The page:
BRITTEN Les Illuminations.1 Now Sleeps the Crimson Petal2. Prelude and Fugue for Strings. Variations on a Theme of Frank Bridge • Jean-Marie Zietouni, cond; 1,2Karina Gauvin (sop); 2Louis-Philippe Marsolais (hn); Les Violons du Roy • ATMA ACD2 2601 (59: 31)
Read more style="font-style:italic">“J’ai seul la clef de cette parade sauvage” (I alone hold the key to this wild parade) is the opening line of Benjamin Britten’s setting of poetry by Rimbaud, Les Illuminations. This performance takes Rimbaud at his word: Gauvin punches out the phrase, and there is savagery in the way the Violons du Roy attack their opening figures. The Quebec-based band consists of 10 violins, four violas, four cellos, and two basses, a smaller number than we are used to hearing in this work—certainly fewer than in Britten’s English Chamber Orchestra or Marriner’s Northern Sinfonia, let alone Ozawa’s Boston Symphony Orchestra—but they make up for their lack of massed string sound with sheer heft and variety of expression. Britten’s early masterpieces have long since outgrown the confines of British ensembles, and in doing so have traded something of the polished surface for added gutsiness; in the case of the “wild parade” of Les Illuminations, it is all gain.
Canadian soprano Karina Gauvin has recorded discs of vocal music by Handel, Purcell, and Vivaldi, and brings the attributes of that repertoire to bear on Britten’s cycle: vocal agility, heightened expression, and a wide tessitura. In the latter area, she has no difficulty encompassing the high B? of “Phrase” and the low G of “Parade”—for once, the latter does not sound like some weird subterranean baritone register from a different singer altogether. Her French timbre is totally apt: This is the ideal voice for the Princess in Ravel’s L’Enfant et les sortilèges and it works perfectly in Les Illuminations. (To my mind she is less idiosyncratic and easier on the ear than Sandrine Piau, another Baroque specialist who has recorded Britten’s cycle.) Most importantly, Gauvin and her accompanying band bring us a true interpretation, pointing the schizophrenic changes of mood in Rimbaud’s poetry that range from naked aggression to raw vulnerability, all so cleverly captured by the composer.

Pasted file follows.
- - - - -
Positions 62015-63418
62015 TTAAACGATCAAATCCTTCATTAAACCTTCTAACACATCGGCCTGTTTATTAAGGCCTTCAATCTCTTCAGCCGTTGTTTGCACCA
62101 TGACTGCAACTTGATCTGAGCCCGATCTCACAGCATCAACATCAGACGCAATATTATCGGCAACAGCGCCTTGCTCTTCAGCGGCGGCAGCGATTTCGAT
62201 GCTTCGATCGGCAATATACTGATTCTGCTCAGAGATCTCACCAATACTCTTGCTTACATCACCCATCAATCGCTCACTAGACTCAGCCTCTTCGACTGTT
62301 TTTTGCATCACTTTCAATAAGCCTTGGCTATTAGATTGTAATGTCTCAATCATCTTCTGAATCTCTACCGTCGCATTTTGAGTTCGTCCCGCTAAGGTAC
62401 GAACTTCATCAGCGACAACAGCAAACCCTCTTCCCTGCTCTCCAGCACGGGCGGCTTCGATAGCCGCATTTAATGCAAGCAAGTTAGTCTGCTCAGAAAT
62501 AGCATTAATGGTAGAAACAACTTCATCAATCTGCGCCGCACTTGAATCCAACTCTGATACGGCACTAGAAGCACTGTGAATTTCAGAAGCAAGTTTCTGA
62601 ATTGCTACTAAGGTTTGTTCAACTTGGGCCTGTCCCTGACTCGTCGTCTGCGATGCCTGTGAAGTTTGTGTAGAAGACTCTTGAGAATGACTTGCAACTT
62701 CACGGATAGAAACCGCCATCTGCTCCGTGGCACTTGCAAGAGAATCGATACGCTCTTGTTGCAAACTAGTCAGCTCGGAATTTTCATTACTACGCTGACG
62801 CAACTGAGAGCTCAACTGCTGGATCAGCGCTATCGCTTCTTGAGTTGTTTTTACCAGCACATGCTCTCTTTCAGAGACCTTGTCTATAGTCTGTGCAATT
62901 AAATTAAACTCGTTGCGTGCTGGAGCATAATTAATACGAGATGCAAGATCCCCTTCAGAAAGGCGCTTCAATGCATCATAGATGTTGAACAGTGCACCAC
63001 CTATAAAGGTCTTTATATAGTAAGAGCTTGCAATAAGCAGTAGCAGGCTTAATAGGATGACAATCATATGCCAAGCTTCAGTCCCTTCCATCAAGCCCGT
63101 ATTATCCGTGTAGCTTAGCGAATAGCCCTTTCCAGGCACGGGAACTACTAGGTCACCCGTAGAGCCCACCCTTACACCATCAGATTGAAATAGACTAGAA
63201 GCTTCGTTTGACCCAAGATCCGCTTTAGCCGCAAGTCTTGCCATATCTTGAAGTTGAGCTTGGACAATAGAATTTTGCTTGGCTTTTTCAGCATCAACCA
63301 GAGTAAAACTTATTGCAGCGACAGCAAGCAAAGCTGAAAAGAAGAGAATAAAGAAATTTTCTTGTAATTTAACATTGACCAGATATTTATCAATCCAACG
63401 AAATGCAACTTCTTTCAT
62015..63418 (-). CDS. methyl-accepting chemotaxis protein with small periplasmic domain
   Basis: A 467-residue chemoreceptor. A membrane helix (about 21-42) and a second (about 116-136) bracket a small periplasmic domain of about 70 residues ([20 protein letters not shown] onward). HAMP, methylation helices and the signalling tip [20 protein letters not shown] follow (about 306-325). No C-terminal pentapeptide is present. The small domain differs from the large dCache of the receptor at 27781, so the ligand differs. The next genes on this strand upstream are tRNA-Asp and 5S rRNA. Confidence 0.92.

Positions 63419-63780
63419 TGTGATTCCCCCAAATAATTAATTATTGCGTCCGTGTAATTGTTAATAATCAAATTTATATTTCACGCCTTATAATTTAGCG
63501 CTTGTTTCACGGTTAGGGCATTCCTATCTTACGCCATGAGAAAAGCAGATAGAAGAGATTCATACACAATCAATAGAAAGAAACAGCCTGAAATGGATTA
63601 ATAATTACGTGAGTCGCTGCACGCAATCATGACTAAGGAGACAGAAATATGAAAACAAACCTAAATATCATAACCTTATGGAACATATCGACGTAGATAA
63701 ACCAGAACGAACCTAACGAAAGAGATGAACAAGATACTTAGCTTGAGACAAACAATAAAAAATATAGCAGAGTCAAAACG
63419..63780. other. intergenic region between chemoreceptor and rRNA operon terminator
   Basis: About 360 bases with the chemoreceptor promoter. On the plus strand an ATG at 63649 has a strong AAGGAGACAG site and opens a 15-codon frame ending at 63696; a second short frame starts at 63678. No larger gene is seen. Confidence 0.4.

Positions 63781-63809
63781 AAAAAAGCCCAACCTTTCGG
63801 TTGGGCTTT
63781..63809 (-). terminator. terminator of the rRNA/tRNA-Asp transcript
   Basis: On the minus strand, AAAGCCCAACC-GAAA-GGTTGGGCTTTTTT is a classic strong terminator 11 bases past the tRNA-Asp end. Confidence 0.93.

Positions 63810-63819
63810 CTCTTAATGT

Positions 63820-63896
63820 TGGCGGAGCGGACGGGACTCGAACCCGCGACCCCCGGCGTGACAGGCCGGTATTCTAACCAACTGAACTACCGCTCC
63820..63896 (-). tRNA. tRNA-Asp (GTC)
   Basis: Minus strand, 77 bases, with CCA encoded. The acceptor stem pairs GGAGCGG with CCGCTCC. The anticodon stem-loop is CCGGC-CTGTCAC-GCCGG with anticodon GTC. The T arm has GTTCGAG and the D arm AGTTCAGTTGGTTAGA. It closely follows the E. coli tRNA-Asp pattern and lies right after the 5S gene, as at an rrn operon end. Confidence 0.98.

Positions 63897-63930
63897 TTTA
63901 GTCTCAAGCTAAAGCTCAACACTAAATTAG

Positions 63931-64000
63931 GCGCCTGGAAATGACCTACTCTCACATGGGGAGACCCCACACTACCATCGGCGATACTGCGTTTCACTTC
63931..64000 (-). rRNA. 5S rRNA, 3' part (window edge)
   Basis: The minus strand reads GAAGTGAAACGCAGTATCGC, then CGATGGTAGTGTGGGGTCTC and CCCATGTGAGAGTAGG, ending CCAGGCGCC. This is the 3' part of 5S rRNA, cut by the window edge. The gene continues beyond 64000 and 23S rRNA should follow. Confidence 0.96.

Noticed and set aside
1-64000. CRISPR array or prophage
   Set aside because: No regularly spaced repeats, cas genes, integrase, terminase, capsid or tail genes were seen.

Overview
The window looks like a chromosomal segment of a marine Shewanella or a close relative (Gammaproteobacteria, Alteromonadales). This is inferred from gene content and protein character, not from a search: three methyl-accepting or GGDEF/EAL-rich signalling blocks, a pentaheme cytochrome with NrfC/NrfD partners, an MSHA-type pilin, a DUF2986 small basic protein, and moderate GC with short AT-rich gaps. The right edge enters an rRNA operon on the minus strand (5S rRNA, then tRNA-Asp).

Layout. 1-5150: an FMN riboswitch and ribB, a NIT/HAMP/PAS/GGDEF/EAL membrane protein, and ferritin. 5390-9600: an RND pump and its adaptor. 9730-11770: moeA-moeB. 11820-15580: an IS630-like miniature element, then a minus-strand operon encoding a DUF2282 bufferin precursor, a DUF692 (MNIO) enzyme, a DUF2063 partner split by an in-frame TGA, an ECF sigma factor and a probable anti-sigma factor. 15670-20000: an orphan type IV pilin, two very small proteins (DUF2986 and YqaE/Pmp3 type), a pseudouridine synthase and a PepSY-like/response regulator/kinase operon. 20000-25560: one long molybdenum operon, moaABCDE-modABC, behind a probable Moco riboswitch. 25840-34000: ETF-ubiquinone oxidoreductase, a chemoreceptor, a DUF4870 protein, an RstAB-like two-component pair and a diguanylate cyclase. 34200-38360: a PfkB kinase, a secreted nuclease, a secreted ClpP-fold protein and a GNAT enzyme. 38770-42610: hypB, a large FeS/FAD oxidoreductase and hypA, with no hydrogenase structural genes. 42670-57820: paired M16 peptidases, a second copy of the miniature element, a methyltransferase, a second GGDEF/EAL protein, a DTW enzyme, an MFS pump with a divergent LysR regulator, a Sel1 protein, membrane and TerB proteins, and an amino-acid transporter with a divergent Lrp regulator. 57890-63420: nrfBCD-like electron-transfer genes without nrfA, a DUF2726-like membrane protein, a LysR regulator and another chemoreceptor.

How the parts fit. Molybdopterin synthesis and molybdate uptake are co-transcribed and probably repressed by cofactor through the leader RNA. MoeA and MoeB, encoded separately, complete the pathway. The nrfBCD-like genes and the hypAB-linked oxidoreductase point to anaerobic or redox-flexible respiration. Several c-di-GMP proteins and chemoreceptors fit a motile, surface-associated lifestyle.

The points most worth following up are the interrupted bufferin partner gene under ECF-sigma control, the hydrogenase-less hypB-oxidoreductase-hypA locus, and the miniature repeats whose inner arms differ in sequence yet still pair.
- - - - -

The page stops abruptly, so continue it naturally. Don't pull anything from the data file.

The remaining instrumental works exhibit the same care over detail. There is a cheeky side to early Britten, and conductor Jean-Marie Zietouni finds it. His tempi tend to be swift, adding to the excitement in the fugal section of the Prelude and Fugue, and the busy fugue of the Frank Bridge Variations. The latter work closes with a romantic statement of the Bridge theme, and here the Violons wear their hearts warmly on their sleeves with a very effective use of portamento.
The final track is a delightful bonus: a song originally intended to be part of the Serenade for Tenor, Horn, and Strings but removed when Britten felt it adversely affected the balance of the work. (The strings’ rocking motif is a remarkable pre-echo of the later Nocturne.) Gauvin, though no tenor, sings it beautifully.